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Bollywood: In need of consolidation

With Bollywood having managed to catch the eye of corporates and international film studios, its time now to consolidate that position.
PTI | By Manjulaa Negi
UPDATED ON AUG 03, 2004 07:18 PM IST

If only life were as promising and as hunky-dory as Bollywood would have us believe. Wish life were just a raunchy rain dance choreographed to a soulful melody to which you and I would sway and get all dreamy-eyed. Wish life were a bed of red roses (or pink lotuses in a green painted pond, lit by an artificial moonbeam if you so prefer). Life would get even better if it were a meadow of Edelweiss somewhere on the Swiss Alps... Wish life were more like Bollywood.

Bollywood - the world that you and I have known since 1931. A world that has survived (and how!) with its ups, downs and swings. A world of dreams that has provided countless hours of pleasure in a waking state. A microcosm that has survived inspite of the odds. The same Bollywood that you and I like to berate over goblets of expensive wine in air-conditioned surroundings. A world that by remaining true to its identity is today making news worldwide.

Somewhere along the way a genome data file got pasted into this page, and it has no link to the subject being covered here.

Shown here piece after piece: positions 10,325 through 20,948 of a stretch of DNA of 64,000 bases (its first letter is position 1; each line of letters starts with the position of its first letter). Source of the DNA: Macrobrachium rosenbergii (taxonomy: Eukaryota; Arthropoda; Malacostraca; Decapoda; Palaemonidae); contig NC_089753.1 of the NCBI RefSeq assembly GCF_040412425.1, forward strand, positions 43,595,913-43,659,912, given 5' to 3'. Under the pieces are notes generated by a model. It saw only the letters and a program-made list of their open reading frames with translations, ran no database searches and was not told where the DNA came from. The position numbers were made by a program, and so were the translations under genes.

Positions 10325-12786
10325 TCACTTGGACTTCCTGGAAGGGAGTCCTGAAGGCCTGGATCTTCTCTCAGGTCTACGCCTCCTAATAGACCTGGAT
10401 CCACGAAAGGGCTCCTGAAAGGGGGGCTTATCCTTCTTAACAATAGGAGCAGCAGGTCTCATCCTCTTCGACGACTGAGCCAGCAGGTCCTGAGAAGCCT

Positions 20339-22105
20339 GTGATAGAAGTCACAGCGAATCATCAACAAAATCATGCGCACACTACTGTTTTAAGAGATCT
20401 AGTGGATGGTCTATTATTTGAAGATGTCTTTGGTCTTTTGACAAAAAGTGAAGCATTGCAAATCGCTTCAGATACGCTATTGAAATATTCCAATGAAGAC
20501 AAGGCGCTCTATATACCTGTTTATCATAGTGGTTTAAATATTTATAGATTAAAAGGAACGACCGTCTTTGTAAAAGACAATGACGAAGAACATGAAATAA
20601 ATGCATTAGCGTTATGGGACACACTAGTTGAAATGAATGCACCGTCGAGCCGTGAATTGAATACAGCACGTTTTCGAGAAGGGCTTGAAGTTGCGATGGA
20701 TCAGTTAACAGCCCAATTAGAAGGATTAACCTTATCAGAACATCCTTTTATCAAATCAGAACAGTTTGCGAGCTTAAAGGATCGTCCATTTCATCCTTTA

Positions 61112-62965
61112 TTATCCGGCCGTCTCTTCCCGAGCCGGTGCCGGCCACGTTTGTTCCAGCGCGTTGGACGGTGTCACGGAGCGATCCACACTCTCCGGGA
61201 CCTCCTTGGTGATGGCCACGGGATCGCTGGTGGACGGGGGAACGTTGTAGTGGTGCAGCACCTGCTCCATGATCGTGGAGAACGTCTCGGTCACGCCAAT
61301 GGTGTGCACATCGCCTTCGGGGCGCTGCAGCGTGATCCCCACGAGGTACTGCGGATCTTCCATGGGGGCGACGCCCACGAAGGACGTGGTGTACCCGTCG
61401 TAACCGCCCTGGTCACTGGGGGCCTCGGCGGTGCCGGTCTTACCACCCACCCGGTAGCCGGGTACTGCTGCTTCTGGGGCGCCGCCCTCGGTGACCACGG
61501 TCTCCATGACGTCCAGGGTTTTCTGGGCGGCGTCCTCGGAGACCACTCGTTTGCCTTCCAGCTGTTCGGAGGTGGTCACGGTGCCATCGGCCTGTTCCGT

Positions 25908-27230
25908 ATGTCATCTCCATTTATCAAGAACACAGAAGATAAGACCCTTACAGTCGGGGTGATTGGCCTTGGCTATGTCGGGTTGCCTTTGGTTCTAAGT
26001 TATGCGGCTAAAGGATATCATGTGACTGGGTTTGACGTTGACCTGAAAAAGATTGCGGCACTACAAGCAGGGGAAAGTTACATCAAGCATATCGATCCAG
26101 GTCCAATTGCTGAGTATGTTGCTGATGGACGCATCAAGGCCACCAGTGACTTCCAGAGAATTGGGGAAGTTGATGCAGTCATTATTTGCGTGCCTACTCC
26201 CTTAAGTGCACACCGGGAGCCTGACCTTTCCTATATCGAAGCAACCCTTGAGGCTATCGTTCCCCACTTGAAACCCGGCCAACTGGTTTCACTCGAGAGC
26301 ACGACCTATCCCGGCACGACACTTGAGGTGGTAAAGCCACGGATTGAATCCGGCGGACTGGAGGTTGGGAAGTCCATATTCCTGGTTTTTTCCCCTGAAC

All told, the Indian film industry produces around 900 films annually, almost twice as many as the American dream-factory, Hollywood. The name 'Bollywood', reportedly created by journalists in the 1970s for Bombay's film industry, connects both film industries with each other. Romantic comedies such as The Guru or Baz Luhrmann's films Romeo and Juliet and Moulin Rouge use elements from popular Indian cinema.

Therefore, it is no wonder that in Northern Africa and in the Middle and Far East, the Indian cinema embodies a cultural power, which can, by all means, compete with Hollywood. It isn't without reason that corporates and even film studios like Century 20th Fox are tapping into Bollywood to come up with co-productions or (this gets better by the minute) enter into negotiations for remake of a Hindi film, Munnabhai M.B.B.S. into English. There's big bucks involved here and everyone is cashing in on it.